Beyond moralising about “poverty porn” and “profit”

by David Week on 25 June 2013

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Over on “KM on a dollar a day” Ian Thorpe has posted an argument about The Perils of Fundraising. Though I agree with his arguments against poverty porn, I don’t agree with his solution: that fundraising “follow” mission. This is like companies who think that marketing follows product design, otherwise known as the myth of “build it and they will come.”

Products get built. No-one comes. Org goes broke.

Below is my critique of Ian’s proposal (which I recommend you read), and what I think could be done. Included, too, a critique of the old myth of NGOs = missionaries and private enterprise = mercenaries.

NGOs, like all organisations, need to satisfy multiple stakeholders: funders, beneficiaries, volunteers, workforce. If money stops coming in, they cease to function. To have fundraising “follow” mission is a single-stakeholder, simplistic strategy that doesn’t work. What every NGO has to do is design products that satisfy their mission, and at the same time satisfy the needs and perceptions of the funders.

Also, characterising private firms as purely focussed on “follow the money” and “shareholder value” is a cartoon image of private enterprise which doesn’t capture the complexity of these endeavours. The most valuable companies today pursue a social vision, and a social value proposition, as well as making money out of that pursuit. You can’t say that (for instance) the telecommunications industry, or the computer industry, haven’t delivered social value. They have arguably delivered far more than the entire NGO industry put together. Let’s get away from this antiquated dichotomy of missionaries vs mercenaries.

It used to be that civil society was voluntary associations of unpaid citizens collaborating to meet common needs. No NGO that I know of, today, follows that model. They are all corporations. They are all businesses. Other than in the way in which they raise capital, they have more in common their methods with private enterprises than they have differences.

With regard to “poverty porn”, I agree it’s stupid and sad: like lead in petrol But at the same time, I don’t think that the best way is to try and get every NGO to fix that. Not every NGO can fix everything, and when they try to, they often start failing at everything, because they lose focus.

Why not start an NGO whose sole role is to develop marketing means that are porn-free… and are proven to work… and then sell services and methods to other NGOs to help them shift? Otherwise, I fear that the poverty porn discussion will not move beyond moralising admonitions.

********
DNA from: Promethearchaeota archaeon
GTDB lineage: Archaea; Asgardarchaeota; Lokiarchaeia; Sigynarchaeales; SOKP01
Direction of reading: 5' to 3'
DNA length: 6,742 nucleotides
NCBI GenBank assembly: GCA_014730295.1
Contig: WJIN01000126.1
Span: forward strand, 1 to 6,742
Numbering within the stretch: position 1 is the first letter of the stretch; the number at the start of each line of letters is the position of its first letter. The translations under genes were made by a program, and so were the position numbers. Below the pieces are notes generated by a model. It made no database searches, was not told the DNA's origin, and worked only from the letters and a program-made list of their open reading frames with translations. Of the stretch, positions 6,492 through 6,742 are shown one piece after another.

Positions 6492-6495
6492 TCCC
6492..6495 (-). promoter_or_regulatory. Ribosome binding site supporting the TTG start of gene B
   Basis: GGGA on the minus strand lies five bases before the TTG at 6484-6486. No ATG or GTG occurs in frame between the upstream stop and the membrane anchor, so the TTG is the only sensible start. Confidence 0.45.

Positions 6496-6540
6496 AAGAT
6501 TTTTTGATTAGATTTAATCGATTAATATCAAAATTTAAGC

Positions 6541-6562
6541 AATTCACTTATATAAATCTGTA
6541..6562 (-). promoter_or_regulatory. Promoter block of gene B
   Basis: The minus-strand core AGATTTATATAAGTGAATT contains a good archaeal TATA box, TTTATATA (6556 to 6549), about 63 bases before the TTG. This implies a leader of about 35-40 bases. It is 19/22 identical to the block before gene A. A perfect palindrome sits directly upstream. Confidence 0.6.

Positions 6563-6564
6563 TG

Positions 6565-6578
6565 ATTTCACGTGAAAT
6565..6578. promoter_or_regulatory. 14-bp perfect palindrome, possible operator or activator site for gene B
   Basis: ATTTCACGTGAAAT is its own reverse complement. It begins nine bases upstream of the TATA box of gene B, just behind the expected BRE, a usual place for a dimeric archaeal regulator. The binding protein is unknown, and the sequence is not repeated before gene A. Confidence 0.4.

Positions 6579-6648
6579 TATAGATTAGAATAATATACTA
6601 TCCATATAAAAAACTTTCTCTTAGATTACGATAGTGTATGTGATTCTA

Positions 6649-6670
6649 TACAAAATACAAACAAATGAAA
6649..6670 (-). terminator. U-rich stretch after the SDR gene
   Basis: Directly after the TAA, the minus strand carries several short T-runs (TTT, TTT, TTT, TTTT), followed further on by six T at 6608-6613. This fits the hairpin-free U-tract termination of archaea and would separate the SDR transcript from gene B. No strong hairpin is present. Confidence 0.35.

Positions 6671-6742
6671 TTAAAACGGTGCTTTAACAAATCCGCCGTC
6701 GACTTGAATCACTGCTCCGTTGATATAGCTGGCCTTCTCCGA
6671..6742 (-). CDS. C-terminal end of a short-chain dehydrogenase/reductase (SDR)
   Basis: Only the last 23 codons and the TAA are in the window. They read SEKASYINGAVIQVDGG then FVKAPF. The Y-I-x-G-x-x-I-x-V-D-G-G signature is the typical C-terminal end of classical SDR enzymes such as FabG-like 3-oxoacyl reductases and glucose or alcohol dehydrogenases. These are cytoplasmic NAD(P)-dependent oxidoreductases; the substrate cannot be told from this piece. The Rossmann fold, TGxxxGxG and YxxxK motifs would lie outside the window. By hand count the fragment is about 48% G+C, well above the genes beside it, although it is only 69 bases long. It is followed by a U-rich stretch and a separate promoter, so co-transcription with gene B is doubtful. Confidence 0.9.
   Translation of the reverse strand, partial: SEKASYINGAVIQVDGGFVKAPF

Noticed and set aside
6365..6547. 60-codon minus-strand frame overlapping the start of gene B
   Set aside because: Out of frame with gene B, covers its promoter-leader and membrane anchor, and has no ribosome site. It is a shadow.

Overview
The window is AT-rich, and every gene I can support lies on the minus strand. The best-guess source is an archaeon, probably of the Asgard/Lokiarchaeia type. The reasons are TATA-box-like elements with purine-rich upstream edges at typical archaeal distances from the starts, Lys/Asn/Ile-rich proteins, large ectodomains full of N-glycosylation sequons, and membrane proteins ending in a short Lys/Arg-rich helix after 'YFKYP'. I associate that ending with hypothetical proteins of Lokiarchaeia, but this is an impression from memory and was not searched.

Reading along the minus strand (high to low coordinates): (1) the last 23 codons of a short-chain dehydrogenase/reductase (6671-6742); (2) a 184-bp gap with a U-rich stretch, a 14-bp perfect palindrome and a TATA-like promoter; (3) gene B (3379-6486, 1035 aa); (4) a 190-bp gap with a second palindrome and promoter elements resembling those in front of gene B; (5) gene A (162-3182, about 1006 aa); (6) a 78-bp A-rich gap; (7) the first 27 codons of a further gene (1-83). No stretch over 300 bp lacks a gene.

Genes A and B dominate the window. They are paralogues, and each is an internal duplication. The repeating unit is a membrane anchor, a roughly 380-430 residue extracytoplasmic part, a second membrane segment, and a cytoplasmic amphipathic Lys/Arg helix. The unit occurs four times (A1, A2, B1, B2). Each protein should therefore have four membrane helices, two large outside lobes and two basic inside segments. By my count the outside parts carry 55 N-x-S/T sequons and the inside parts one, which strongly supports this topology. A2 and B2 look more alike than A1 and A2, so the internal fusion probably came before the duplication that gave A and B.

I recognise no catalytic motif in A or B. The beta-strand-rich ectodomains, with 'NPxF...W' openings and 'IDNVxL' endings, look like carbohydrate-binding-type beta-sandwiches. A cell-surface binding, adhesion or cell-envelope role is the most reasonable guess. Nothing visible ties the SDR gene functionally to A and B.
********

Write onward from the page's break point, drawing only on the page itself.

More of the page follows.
UPDATE: Ian and I have talked a bit through his comments section. Here’s my latest:

One chart I’d like to see is the ratio, over the last 40 years of the proportion of NGO revenue derived from public donations versus income derived from contracts with institutional donors. What NGOs do under competitive pressure do is also an emerging “moral hazard.”

Moral admonishing (as you may note, something that I too am fond of) can be more effective when accompanied by an alternative course of action. Right now both agencies and the market are conditioned by the traditional charity equation, which is “help the suffering and the poor”. In so far as that’s the appeal, poverty porn will persist. We need alternative equations.

One alternative is “invest in nascent success”. That’s the marketing appeal of micro-credit. It could be extended to many other sectors. One key difference, though, is good micro-credit is initiated by the borrower/beneficiary, not by the lender/NGO. That would require a change in operating model for some NGOs. And a more serious effort to shift from needs- and deficiency-based approaches to strength- and asset-based approaches.

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  • Ian Thorpe

    For completeness here was my response to David’s original comment on my blog:

    “Hi David – let me clarify what I meant about fundraising. Of course NGOs and other aid organizations need to fundraise, and to do that they need to so through means that satisfy the needs of donors – my point was only that they should do so in a way that is consistent with their mission and that doing so might well mean sometimes forgoing some potential donations, and that this is actually a good thing.

    You are right to point out that many businesses create social value and have a social mission beyond making profits. Those businesses that do this also face similar dilemmas to NGOs i.e. whether to go after greater revenue or to be true to their mission or to their brand. And often they will choose mission/brand over revenue gains because in the longer term it makes sense for them to do so. The difference for me with an NGO is that the centrality of the mission is greater and that NGOs aim (at least on paper) to serve their beneficiaries rather than just their donors whereas in a business the main beneficiaries and donors are the same i.e. their customers which makes alignment with core value more straightforward.

    On your suggestion to start my own NGO (or MONGO), I’m quite sure I’d be terrible at it, so am better off sticking with my day job, and with writing “moralizing admonitions” on my blog (after all what else is a blog for? ) but maybe there is a niche for someone else out there?”

    I’d also add that donor education, greater transparency including more use of direct beneficiary reporting as well as trying to mobilize a campaign against “poverty porn” are other strategies that might help.

    • http://www.architecturefordevelopment.com David Week

      Thanks, Ian.

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